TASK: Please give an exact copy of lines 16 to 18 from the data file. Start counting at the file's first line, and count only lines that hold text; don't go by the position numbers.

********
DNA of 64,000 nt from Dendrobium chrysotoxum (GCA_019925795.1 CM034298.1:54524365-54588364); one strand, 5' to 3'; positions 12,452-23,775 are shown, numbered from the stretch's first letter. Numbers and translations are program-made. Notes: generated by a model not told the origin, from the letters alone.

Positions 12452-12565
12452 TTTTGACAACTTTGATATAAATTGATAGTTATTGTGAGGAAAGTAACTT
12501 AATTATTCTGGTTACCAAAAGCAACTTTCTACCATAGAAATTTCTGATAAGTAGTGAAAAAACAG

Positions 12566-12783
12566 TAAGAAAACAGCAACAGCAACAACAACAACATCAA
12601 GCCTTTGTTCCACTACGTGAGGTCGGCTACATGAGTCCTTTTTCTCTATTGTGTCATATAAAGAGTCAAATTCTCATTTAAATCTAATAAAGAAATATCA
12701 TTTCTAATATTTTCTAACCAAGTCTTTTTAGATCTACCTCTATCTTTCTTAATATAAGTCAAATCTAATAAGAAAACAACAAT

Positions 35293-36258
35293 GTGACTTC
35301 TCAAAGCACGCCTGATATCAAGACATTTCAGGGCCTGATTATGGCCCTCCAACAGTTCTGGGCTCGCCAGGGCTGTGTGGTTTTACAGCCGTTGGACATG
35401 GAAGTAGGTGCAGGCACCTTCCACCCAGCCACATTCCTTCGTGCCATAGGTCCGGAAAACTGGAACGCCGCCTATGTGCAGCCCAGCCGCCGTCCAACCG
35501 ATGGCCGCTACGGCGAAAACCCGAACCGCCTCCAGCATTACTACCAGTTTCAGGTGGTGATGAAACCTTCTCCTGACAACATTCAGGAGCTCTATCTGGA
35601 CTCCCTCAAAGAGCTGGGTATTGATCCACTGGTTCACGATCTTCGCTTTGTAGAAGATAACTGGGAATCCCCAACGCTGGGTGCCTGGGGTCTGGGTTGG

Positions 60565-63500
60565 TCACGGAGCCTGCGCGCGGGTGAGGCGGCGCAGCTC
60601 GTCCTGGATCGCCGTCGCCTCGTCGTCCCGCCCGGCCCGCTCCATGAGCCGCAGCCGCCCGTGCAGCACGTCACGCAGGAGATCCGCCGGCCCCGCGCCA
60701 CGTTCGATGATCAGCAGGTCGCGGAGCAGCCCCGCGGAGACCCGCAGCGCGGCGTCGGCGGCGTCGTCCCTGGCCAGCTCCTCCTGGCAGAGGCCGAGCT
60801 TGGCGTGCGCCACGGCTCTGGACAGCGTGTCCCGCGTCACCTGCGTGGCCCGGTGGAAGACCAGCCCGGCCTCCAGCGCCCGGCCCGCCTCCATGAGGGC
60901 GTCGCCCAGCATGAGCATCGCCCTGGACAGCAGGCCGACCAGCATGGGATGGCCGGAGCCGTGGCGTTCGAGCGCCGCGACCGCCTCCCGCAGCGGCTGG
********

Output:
60565 TCACGGAGCCTGCGCGCGGGTGAGGCGGCGCAGCTC
60601 GTCCTGGATCGCCGTCGCCTCGTCGTCCCGCCCGGCCCGCTCCATGAGCCGCAGCCGCCCGTGCAGCACGTCACGCAGGAGATCCGCCGGCCCCGCGCCA
60701 CGTTCGATGATCAGCAGGTCGCGGAGCAGCCCCGCGGAGACCCGCAGCGCGGCGTCGGCGGCGTCGTCCCTGGCCAGCTCCTCCTGGCAGAGGCCGAGCT